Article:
I did a search of Muhammadur rasulullah which has 10,700 sites listed on google.

It's competitor Muhammdar rasulullah has only 9,130 sites.

So it isn't by a huge margin that Muhammadur rasulullah wins. You could really use either and be understood, but for me, I'll us the "ur" verses the "ar".

Muhammadur rasulullah

There is another common way of writing it, which is Muhammadan rasulullah. If you do a check, you'll see that it garners 13,000 sites. It is actually is the clear winner, but I do not think it really represents how the Arabic is spoken. My Arabic speaking friends agree that the "N" is silent. I will not be using this spelling just because it is the most popular.

While jumping around the internet looking for this information, I found a number of interesting links:

Top 10 Bad Habits During Ramadan

Dictionary of Islam

Converting to Islam

How to Become a Muslim

Ramadan and the Meaning of Fasting

Please continue to make the most of every day in Ramadan. I'm telling that to myself. What do you want to tell yourself?

Sunday, September 16, 2007

4th of Ramadan

Here we are: the fourth day of fasting.

Has the fun worn off yet?

It's like: ya, you signed on to be a Muslim, but did you read the fine print?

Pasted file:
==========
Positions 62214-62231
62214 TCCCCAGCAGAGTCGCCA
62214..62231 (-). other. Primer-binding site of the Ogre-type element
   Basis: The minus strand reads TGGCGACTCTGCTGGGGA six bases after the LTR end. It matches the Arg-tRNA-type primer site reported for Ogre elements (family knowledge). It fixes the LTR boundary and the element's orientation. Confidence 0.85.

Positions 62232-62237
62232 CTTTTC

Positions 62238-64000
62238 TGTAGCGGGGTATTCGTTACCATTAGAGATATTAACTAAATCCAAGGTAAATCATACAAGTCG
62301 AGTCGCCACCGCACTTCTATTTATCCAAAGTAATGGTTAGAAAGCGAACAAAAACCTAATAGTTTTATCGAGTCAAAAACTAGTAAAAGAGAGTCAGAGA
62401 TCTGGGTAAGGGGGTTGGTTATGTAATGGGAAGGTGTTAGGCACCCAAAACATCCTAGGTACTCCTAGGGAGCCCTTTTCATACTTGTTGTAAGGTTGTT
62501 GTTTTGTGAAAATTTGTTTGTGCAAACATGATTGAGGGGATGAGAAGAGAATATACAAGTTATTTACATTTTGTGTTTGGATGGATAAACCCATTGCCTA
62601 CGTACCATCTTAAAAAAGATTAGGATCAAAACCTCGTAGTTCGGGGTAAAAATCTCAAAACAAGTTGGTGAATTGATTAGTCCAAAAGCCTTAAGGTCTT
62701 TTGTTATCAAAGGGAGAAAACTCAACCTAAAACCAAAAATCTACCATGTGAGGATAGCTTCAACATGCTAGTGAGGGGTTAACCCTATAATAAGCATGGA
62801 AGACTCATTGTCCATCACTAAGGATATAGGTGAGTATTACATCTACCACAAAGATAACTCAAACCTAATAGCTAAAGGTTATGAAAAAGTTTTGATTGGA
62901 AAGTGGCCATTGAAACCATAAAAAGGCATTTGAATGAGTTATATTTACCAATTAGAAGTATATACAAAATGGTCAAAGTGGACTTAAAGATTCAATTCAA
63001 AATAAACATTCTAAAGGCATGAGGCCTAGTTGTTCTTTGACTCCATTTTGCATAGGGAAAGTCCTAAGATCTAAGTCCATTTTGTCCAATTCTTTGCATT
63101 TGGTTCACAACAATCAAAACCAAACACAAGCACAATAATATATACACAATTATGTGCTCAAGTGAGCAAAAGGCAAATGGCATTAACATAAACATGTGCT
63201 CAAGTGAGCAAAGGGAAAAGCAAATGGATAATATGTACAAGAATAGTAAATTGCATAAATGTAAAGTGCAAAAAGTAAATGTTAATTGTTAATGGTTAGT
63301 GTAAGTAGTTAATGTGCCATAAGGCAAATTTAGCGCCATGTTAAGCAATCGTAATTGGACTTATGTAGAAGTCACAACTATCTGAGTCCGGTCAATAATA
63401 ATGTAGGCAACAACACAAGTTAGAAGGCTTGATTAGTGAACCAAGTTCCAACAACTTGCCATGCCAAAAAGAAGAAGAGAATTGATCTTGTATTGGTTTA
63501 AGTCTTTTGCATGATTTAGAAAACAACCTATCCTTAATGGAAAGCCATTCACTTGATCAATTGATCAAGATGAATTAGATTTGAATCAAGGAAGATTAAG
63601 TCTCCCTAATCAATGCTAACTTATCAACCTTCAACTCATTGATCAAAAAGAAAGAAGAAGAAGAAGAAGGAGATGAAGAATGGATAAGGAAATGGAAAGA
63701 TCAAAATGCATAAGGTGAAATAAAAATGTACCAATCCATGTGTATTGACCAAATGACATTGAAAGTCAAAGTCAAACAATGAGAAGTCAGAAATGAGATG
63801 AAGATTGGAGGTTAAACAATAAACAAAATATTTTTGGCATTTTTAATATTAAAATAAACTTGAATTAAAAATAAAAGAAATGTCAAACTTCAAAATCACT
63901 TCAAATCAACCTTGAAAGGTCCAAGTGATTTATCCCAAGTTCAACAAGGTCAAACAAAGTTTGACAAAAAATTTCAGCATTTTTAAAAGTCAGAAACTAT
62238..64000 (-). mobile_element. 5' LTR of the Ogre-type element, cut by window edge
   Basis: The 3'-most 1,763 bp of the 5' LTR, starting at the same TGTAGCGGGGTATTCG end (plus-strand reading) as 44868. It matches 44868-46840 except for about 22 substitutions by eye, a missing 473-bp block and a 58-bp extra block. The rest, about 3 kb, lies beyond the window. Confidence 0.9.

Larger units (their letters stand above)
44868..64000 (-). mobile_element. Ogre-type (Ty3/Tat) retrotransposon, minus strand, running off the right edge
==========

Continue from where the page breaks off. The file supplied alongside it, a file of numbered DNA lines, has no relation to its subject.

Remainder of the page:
It isn't fasting whenever you like.

It's fasting during the MONTH of Ramadan.

Has it sunk in yet that we are all in for 25 or 26 more days of fasting?

Yesterday, it sunk in for me. I was tired. I was tired the whole day. Just never found the BURST of energy. Subhanallah! Some days you don't! I started to think that IF I was eating and sleeping better THEN I would have energy. Truth is: even when I'm eating HUGE meals, I sometimes don't have energy. It isn't all about food.

That's true, isn't it?

Ramadan isn't all about the food.

It's about pushing away from the world, as much as you are pushing away from the table.

I spent a lot of time on-line shopping yesterday. I thought I was being smart to stay out of stores, but really I wasn't. That pull on us to spend and to be materialistic is everywhere we look. Being on the computer so long took me away from the centered place I wish to be. Ramadan is here to cleanse us of that pull on our lower selves. This is indeed a "Jihad of the Nafs".